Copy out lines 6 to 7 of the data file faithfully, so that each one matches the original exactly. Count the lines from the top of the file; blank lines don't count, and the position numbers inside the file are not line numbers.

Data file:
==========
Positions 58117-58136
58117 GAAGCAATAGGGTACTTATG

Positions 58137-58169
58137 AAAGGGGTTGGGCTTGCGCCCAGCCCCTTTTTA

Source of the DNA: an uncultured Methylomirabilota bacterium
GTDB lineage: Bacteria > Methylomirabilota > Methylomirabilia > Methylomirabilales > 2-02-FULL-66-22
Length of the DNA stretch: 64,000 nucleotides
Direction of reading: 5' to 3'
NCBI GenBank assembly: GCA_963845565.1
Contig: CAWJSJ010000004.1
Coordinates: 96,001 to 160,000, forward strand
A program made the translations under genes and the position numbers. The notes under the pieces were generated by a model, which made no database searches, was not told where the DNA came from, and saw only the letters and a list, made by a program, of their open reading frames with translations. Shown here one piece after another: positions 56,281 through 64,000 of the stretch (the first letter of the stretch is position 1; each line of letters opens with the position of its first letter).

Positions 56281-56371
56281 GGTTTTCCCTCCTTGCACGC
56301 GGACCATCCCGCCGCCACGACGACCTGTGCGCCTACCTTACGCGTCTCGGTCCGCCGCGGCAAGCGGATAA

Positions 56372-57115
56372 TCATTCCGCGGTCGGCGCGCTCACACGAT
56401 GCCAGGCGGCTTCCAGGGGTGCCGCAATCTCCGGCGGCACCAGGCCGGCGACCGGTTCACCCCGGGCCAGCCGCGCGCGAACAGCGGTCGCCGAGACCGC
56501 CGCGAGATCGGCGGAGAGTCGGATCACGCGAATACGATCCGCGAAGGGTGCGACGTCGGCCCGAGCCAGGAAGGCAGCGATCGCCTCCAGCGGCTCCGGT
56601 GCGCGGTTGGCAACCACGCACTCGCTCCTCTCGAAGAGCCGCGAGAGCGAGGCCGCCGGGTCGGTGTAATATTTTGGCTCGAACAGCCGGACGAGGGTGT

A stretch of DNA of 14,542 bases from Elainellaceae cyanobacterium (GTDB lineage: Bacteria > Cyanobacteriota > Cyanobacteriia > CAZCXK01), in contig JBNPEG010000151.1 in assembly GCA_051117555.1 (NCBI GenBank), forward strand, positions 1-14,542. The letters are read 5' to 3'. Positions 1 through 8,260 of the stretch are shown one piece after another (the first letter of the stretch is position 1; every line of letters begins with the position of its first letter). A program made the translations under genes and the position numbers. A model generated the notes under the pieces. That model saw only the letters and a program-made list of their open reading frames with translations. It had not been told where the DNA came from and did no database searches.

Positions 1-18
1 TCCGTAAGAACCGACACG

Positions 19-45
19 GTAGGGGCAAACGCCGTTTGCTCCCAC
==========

GTDB lineage: Bacteria > Methylomirabilota > Methylomirabilia > Methylomirabilales > 2-02-FULL-66-22
Length of the DNA stretch: 64,000 nucleotides